Lucia Sobrin, M.D., MPH
Associate Professor of Ophthalmology, Department of Ophthalmology
Director, Morse Laser Center
Co-Director, Ocular Immunology and Uveitis Fellowship
Department of Ophthalmology Scholar
Dr. Sobrin has a clinical focus on retinal diseases and posterior uveitis and a research focus on identifying genes associated with polygenic ophthalmic diseases, particularly diabetic retinopathy.She led a candidate gene association study of diabetic retinopathy within the Candidate gene Association Resource (CARe), which included patients from several large population-based cohorts. Currently, she is the principal investigator on an admixture genetic association study for diabetic retinopathy in African Americans and a multi-ethnic genome-wide association study of diabetic retinopathy.
Dr. Sobrin is the prinicipal investigator for an investigation of the genetics of diabetic retinopathy in African Americans entitled “Epidemiology and Genetics of Diabetic Retinopathy in the Jackson Heart Study.” Epidemiology and Genetics of Diabetic Retinopathy in the Jackson Heart Study Diabetic retinopathy is a common, blinding complication of diabetes. It has been suspected for some time that compared with other racial groups, African Americans develop diabetic retinopathy more often and tend to have faster progression of the disease. The reasons for this have not been explained. It is not solely due to the degree of blood sugar control. In other racial groups, it has been shown that the risk of developing retinopathy is partially inherited through genes passed on from one generation to the next. It is believed that this is also true for African Americans and that they may carry certain genes that increase their risk of developing retinopathy.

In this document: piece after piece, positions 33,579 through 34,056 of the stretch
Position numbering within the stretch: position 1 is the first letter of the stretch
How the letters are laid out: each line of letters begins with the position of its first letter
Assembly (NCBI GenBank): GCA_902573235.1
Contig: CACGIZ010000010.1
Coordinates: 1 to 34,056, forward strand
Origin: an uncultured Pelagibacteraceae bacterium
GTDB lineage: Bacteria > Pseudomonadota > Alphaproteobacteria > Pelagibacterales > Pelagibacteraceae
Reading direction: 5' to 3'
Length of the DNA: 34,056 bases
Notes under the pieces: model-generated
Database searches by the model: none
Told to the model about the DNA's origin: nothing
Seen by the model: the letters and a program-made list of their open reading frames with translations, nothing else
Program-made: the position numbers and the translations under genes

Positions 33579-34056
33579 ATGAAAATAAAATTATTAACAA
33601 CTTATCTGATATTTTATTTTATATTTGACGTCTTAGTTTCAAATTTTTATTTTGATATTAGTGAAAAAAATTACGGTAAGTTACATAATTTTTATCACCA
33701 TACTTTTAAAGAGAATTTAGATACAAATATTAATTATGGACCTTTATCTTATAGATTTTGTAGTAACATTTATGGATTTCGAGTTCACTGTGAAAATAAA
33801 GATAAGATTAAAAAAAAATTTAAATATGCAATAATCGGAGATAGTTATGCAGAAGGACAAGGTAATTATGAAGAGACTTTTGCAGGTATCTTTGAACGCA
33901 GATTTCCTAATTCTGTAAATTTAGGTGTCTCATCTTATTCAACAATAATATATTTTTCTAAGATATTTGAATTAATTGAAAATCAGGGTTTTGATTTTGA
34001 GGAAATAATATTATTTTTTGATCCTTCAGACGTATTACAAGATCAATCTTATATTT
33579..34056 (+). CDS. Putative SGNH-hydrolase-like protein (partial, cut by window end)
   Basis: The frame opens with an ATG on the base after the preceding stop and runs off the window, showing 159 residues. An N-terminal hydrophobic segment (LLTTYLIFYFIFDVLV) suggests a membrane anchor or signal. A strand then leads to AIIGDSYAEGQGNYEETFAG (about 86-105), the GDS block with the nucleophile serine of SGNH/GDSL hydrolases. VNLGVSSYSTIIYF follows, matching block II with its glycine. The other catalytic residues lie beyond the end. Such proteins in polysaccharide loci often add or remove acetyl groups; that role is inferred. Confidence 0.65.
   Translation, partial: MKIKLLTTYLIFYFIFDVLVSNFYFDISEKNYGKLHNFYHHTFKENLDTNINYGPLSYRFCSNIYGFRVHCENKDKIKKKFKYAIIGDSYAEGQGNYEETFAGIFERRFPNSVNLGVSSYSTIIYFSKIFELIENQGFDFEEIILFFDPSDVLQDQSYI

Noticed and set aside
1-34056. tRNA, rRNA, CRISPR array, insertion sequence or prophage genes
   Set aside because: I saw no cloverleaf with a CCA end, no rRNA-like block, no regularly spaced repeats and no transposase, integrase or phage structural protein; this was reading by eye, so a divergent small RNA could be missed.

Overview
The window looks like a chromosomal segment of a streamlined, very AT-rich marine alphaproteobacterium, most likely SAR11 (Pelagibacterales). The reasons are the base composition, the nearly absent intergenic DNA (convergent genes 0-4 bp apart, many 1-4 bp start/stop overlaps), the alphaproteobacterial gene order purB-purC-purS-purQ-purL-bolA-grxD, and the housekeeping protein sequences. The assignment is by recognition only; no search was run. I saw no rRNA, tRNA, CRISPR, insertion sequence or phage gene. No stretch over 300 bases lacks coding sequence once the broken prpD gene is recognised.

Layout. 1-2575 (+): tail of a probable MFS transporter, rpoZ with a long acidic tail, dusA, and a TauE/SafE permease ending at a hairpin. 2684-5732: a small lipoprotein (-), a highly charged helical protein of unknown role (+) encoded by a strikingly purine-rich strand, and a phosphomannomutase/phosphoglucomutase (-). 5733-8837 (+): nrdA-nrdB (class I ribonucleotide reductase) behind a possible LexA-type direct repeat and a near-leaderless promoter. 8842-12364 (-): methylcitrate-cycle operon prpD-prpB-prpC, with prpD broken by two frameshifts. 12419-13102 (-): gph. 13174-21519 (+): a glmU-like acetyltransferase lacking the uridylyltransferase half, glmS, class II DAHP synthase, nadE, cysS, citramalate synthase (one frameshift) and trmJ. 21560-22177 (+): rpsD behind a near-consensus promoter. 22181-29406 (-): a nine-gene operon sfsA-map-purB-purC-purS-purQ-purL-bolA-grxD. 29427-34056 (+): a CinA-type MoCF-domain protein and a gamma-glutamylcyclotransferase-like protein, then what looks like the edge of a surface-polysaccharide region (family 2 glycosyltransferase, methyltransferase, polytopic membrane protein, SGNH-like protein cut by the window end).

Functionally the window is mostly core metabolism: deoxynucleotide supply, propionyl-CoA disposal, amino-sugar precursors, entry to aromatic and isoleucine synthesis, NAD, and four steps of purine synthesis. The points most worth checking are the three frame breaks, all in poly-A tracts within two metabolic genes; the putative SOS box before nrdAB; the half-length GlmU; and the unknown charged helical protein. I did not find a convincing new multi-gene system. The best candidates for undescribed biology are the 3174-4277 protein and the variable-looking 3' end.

Diabetic retinopathy in African Americans has not been thoroughly studied. The Mass. Eye and Ear has established a collaboration with the Jackson Heart Study and the University of Mississippi Medical Center to be able to study diabetic retinopathy in African Americans in a comprehensive way. The Jackson Heart Study is an ongoing study of heart disease in African Americans who live in the greater Jackson, Mississippi area. These participants have a thorough examination every three years as part of the study to help determine the risk factors for heart disease and its complications. About 2000 of the participants in the study are diabetic or “pre-diabetic.” Retinal photographs of participants who are diabetic or “pre-diabetic” will be taken. We will then be able to determine what risk factors, such as high blood pressure and high cholesterol, contribute to the development of retinopathy. Many of the patients in the Jackson Heart Study will undergo detailed mapping of their genes and this information will be used to find genes associated with retinopathy. Identification of genetic and clinical risk factors will enable better counseling of African Americans about their chance of developing retinopathy and generate more targeted monitoring and therapeutic strategies. If genes associated with retinopathy are found, they may provide information for developing new treatments for diabetic retinopathy.